Thus, the approach illustrated by the present study has promise as an effective antifibrotic strategy.”

http://insight.jci.org/articles/view/87336

Facebook Twitter Pinterest Stumbleupon Tumblr Posterous

Cannabinoids, inflammation, and fibrosis.

“Cannabinoids apparently act on inflammation through mechanisms different from those of agents such as nonsteroidal anti-inflammatory drugs (NSAIDs).

As a class, the cannabinoids are generally free from the adverse effects associated with NSAIDs. Their clinical development thus provides a new approach to treatment of diseases characterized by acute and chronic inflammation and fibrosis.

A concise survey of the anti-inflammatory actions of the phytocannabinoids Δ9-tetrahydrocannabinol (THC), cannabidiol, cannabichromene, and cannabinol is presented.

Mention is also made of the noncannabinoid plant components and pyrolysis products, followed by a discussion of 3 synthetic preparations-Cesamet (nabilone; Meda Pharmaceuticals, Somerset, NJ, USA), Marinol (THC; AbbVie, Inc., North Chicago, IL, USA), and Sativex (Cannabis extract; GW Pharmaceuticals, Cambridge United Kingdom)-that have anti-inflammatory effects. A fourth synthetic cannabinoid, ajulemic acid (CT-3, AJA; Resunab; Corbus Pharmaceuticals, Norwood, MA, USA), is discussed in greater detail because it represents the most recent advance in this area and is currently undergoing 3 phase 2 clinical trials by Corbus Pharmaceuticals.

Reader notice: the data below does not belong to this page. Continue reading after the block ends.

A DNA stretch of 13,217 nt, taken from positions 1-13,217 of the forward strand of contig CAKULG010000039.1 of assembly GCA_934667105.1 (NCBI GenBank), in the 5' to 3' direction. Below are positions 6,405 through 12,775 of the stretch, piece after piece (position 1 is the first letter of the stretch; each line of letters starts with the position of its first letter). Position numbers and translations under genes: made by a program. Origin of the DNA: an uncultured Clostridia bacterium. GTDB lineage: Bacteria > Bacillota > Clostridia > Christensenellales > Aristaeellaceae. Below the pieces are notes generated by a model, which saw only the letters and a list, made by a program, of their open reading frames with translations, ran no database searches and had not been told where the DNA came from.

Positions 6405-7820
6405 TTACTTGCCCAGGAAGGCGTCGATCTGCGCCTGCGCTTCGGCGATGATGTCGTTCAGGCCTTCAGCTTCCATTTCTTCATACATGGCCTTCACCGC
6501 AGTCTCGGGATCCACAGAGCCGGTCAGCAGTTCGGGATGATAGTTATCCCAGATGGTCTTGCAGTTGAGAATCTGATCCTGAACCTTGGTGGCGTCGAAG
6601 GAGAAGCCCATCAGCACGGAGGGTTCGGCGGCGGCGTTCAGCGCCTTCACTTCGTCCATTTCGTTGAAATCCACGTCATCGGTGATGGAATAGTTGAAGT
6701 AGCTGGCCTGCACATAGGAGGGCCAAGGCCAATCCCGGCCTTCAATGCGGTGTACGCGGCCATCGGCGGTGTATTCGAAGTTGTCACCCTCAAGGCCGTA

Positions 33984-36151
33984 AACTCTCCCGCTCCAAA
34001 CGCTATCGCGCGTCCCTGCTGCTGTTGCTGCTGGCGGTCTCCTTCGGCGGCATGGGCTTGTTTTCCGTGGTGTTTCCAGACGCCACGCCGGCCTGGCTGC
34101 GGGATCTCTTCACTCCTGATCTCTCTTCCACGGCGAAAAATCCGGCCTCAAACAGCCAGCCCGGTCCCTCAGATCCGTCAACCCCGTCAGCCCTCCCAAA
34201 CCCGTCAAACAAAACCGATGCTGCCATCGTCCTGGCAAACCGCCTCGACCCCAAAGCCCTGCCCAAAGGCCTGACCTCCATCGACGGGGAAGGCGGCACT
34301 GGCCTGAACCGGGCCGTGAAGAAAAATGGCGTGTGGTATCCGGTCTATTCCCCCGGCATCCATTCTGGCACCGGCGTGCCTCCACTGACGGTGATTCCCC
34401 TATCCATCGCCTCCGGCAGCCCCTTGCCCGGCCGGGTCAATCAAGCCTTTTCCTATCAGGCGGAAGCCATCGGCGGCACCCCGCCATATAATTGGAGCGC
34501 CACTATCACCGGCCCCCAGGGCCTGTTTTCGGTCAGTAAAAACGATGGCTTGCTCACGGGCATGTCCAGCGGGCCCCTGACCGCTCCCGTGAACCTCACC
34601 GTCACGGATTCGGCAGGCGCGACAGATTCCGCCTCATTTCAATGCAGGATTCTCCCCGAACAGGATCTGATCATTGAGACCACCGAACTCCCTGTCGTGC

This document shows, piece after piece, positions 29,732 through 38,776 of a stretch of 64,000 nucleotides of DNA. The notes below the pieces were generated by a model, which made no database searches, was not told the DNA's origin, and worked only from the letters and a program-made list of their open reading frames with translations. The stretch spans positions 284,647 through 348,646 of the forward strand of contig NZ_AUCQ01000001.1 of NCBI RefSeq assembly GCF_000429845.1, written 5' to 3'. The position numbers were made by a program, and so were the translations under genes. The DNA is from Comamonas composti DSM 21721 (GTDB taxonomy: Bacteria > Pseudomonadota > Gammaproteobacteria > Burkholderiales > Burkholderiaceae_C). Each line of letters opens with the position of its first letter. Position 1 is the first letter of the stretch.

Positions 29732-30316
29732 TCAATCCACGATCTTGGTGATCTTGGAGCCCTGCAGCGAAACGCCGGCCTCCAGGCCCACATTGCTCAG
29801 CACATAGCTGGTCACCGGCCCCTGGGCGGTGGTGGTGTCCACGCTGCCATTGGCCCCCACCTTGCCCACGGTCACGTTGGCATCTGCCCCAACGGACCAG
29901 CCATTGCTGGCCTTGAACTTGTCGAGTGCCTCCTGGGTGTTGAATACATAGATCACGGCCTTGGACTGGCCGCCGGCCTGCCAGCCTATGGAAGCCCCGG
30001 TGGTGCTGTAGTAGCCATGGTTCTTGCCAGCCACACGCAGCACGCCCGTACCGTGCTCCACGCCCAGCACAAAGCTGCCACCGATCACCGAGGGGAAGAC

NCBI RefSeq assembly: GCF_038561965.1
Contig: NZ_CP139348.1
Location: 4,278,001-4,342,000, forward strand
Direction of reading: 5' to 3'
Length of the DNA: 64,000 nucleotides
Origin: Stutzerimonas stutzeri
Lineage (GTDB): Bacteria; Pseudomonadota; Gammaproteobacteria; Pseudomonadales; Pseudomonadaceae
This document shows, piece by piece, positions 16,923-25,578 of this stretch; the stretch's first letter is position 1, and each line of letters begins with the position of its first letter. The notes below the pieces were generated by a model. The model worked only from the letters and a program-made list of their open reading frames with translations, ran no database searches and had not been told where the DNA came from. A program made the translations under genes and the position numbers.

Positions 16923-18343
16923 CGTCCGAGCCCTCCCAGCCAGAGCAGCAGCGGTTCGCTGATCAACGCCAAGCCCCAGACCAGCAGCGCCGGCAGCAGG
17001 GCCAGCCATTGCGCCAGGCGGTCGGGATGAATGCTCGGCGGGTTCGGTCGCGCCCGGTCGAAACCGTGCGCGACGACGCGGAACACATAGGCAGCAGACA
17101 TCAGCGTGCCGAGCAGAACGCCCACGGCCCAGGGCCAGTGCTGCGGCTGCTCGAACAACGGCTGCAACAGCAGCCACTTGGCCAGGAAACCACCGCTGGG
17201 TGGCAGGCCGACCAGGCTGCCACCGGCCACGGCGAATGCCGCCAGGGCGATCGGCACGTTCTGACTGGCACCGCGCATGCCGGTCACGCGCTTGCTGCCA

The endogenous cannabinoids, including the closely related lipoamino acids, are then discussed. The review concludes with a presentation of a possible mechanism for the anti-inflammatory and antifibrotic actions of these substances.

Thus, several cannabinoids may be considered candidates for development as anti-inflammatory and antifibrotic agents. Of special interest is their possible use for treatment of chronic inflammation, a major unmet medical need.”